(The Center Square) – Post-pandemic test scores of Colorado’s charter schools appear to show creativity and adaptability contributed to outperforming district-managed schools, according to a report from the Keystone Policy Center.
“Charter schools tended to earn higher ratings on the state accountability system in 2022, they saw larger proportions of students meeting or exceeding grade-level expectations and higher academic growth, particularly for low-income students, when compared to district-managed schools,” the report concluded. “Why this is the case merits closer examination, but flexibility and nimbleness likely played a significant role, allowing charters to pivot more quickly.”
“Back To School: Colorado’s Charter School Performance 2022” examined data and provided analysis on how students in charter schools performed compared to students in district-managed schools as the state emerged from pandemic shutdowns and interruptions to in-person learning. Approximately 15% or 134,000 of Colorado’s public school students – kindergarten through high school – attend a charter school, according to the report. There are 265 charter schools in Colorado.
The Colorado Measures of Academic Success – statewide student testing – and PSAT/SAT results from spring testing were analyzed. The report stated the information was the “first data-rich information that allows us to quantify the impact” of the pandemic challenges on Colorado students.
The report found 85% of charter school students attended a school with the highest rating of four levels on the “School Performance Framework.” Only 66% of district-managed students attended a school with the rating.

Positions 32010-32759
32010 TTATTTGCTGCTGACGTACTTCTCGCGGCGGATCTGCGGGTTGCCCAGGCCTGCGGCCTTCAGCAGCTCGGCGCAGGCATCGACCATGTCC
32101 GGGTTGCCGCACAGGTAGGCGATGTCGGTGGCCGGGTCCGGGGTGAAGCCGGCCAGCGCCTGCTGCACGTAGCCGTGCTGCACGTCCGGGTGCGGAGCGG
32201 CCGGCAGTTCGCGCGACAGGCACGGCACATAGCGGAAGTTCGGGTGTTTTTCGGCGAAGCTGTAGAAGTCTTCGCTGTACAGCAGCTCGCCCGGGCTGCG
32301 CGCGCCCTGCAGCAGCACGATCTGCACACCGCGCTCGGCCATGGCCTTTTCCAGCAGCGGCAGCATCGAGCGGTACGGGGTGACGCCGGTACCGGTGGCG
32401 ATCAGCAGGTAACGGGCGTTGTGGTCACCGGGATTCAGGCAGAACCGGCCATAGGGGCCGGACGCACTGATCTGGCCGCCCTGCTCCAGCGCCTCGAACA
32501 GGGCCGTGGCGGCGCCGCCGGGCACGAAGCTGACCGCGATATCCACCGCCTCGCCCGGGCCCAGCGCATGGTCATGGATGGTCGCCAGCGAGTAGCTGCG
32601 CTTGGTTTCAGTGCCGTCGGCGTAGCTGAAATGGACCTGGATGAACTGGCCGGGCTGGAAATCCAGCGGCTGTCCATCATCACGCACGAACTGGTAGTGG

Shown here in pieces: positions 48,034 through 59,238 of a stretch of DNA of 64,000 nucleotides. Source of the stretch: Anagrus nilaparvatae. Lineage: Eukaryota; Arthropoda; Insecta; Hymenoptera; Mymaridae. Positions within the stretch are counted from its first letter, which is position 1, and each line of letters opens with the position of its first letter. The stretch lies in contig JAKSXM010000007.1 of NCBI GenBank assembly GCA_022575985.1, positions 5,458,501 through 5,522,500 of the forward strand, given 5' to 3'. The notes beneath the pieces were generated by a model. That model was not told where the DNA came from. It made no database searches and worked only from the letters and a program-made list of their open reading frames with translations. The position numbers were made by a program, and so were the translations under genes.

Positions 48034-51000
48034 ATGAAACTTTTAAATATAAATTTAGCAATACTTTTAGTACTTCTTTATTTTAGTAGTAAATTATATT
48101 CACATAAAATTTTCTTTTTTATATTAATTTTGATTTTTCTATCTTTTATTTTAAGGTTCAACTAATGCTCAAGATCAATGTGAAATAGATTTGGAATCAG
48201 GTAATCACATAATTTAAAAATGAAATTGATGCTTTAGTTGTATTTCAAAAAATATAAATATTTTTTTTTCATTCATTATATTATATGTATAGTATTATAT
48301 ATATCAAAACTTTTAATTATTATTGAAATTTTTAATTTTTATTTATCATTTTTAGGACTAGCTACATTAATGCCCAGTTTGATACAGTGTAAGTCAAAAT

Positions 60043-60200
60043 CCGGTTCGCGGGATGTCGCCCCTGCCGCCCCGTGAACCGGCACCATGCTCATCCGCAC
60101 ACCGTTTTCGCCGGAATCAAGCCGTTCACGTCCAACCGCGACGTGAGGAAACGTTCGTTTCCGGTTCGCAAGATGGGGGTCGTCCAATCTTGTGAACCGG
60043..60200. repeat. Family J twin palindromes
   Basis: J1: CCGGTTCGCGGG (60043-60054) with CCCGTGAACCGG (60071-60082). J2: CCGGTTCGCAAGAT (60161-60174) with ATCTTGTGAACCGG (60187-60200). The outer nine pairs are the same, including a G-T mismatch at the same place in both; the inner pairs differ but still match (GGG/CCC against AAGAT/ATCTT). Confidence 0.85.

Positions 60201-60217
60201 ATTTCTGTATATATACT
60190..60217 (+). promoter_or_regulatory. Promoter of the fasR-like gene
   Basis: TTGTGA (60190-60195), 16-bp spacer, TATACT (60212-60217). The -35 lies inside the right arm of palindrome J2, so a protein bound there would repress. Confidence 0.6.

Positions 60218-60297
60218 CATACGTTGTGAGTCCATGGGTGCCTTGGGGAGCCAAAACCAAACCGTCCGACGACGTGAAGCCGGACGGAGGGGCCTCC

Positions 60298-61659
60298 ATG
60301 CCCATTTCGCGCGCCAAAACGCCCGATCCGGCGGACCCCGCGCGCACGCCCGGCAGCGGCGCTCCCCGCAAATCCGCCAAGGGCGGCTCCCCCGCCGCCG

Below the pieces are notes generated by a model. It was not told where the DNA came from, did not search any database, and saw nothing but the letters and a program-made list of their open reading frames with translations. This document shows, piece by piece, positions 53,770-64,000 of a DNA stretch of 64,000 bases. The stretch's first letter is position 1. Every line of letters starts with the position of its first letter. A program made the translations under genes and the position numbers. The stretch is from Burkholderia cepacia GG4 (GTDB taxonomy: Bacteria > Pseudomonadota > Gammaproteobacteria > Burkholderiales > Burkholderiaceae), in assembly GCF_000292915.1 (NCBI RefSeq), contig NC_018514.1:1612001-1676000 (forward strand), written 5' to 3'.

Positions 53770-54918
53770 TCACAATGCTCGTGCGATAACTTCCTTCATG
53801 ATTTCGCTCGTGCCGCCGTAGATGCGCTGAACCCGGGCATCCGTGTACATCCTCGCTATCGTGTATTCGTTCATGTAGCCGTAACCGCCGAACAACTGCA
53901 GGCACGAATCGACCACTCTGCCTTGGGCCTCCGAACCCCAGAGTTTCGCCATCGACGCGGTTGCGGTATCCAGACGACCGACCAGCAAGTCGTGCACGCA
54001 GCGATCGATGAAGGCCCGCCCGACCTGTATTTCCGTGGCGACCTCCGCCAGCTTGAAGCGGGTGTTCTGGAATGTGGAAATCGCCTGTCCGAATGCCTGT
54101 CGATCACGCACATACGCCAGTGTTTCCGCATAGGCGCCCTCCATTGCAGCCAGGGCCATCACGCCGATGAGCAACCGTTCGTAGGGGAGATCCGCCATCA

The performance gap was wider when looking only at schools serving large numbers of students from low-income families. Two-thirds of charter school students attending a school where at least 75% of students were eligible for free or reduced-price lunch were enrolled at a high-performing school, compared to 19% of students in high-poverty district-managed schools.
Charter school students in grades three through eight outperformed their peers in district-managed schools on both literacy and math tests. However, less than half of all students, regardless of school governance, are meeting grade level expectations in either subject.
“Fewer students today are meeting grade level expectations in critical academic areas than they were in 2019, demonstrating beyond a doubt that the disruptions caused by the COVID-19 pandemic and state and district responses to it exacted a heavy toll on students,” the report stated. “However, charter schools in Colorado appear to have weathered the pandemic storm better than district-managed schools and have shown signs of bouncing back by more effectively supported CO student learning.”
The report noted wide variation in performance of charter schools throughout the state, along with student demographics. It found less than 40% of charter high school students in the city of Aurora are at or above benchmarks in literacy compared to more than 80% in Jefferson County.